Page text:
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Letter: Utah should embrace the transformations brought by globalization

(Francisco Kjolseth | The Salt Lake Tribune) Clint Betts, Executive Director of the Silicon Slopes Tech Summit in Salt Lake City kicks things off on Wednesday, Oct. 13, 2021.

Utah is quickly finding itself as a crossroad of the world, headquarters to many transnational companies, home to scores of refugees and other international migrants, and now a center for technology and information -- dubbed the Silicon Slopes. Rather than shy away from this identity, buying into arguments of retrenchment and isolation, Utah should embrace this transformation. Building trading relationships in foreign countries, finding friends abroad, and welcoming all those who wish to reestablish themselves here in our beautiful mountain home.

Migrants are a source of so many positive changes to a society. They bring with them rich cultural traditions reminding us of the importance of family and community. Migrants embody much of what we as Americans cherish, such as a strong work ethic with a drive to build success for themselves and those around them. They also have a deep love for the freedoms we too often take for granted, along with the patriotism needed to defend and improve it. By welcoming them we are simply inviting the opportunity to become a stronger state and nation.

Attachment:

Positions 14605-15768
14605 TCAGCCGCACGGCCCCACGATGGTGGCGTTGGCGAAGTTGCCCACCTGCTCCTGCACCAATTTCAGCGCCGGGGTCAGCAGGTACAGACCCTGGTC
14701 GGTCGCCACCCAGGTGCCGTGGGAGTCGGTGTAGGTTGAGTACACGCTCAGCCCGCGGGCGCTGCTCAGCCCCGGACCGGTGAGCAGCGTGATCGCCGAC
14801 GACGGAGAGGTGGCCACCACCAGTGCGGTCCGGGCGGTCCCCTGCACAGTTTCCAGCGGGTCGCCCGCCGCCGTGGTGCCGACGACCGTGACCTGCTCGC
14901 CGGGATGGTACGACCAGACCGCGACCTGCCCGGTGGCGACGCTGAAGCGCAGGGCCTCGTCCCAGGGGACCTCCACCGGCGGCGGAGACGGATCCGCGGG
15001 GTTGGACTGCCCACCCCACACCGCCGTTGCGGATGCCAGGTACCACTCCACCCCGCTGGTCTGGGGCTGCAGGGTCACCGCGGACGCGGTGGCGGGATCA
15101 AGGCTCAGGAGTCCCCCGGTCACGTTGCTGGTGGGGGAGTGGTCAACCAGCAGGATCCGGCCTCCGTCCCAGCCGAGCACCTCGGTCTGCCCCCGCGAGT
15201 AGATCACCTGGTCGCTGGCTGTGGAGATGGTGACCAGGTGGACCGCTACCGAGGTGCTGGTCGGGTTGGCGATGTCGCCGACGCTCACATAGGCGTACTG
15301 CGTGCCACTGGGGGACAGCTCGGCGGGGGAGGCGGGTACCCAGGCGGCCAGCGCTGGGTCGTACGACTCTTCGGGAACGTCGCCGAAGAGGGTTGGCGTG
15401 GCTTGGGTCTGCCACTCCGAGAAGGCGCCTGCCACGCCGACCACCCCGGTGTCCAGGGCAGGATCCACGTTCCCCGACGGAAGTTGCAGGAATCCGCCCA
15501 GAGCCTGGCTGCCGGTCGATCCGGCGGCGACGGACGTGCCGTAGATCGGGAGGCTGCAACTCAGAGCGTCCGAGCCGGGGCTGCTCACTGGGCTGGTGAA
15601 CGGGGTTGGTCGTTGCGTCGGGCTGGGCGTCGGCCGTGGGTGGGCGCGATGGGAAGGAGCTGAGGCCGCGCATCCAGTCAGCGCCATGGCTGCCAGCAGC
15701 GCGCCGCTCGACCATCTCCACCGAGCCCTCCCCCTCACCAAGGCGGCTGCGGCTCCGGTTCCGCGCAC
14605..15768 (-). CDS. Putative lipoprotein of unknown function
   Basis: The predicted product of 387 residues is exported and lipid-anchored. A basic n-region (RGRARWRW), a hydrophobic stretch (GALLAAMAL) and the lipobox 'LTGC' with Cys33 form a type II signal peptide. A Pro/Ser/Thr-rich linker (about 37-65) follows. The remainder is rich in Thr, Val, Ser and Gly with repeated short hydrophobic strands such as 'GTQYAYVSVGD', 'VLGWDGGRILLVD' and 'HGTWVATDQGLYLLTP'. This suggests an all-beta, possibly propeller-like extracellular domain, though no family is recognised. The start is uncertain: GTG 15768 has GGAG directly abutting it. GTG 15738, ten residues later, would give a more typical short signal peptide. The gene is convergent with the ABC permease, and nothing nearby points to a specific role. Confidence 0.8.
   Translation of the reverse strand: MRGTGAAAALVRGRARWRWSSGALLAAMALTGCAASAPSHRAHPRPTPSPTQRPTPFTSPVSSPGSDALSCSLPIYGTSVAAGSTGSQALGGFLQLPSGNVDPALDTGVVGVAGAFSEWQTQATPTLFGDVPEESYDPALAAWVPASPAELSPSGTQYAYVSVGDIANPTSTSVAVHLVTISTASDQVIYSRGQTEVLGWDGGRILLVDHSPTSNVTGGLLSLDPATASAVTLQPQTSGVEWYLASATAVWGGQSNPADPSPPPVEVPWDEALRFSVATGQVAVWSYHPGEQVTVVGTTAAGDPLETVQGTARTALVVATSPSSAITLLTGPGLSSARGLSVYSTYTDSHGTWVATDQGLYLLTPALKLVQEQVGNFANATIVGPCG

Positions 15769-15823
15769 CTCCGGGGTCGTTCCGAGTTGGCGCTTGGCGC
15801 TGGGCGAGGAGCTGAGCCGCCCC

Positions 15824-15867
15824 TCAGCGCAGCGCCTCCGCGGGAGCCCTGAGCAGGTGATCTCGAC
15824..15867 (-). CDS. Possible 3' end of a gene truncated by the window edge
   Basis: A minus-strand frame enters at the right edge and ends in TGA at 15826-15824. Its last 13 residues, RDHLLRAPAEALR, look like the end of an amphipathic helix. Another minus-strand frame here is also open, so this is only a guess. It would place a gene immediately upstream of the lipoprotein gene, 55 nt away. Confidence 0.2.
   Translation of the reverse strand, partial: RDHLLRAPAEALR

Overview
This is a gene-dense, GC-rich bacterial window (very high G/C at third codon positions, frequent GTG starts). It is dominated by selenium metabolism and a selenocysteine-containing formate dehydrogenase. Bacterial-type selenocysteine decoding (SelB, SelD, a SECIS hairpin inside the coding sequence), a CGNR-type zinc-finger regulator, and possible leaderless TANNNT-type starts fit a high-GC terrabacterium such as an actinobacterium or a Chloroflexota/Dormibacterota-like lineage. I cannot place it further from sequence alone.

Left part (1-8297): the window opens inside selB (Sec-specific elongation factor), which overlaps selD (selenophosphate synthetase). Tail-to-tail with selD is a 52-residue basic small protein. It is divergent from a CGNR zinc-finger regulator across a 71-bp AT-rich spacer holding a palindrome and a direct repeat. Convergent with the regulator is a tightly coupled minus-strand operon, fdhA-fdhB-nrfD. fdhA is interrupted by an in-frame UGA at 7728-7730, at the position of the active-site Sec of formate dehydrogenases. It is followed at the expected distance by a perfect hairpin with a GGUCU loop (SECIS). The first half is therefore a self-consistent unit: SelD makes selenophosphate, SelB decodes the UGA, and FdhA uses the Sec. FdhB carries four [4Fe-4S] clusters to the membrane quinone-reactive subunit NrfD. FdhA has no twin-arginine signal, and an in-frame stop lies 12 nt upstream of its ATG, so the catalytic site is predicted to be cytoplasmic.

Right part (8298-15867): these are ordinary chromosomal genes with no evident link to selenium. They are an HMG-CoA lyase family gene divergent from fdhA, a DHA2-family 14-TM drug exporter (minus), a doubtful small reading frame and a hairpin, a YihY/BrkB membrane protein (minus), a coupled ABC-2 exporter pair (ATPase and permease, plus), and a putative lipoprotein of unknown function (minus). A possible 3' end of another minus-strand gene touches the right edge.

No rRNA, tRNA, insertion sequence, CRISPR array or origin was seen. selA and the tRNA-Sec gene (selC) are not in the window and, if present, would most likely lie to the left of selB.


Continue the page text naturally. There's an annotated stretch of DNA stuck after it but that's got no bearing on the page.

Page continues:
When it comes to business, I too often hear how globalization is simply a dark force taking away jobs from the U.S. and giving them to others. While this has truth to it, it fails to address how technology has changed the landscape of the world and our society has evolved into something new, where those honorable blue-collar jobs don’t really have a place. We have moved into a new era of industry where information systems and data management have become incredibly valuable, and Utah is the best at it. Let those jobs go elsewhere (driving down the consumer prices here) and embrace our new specialties and the benefits they bring.

Toronto Ray Eschrich, Riverton

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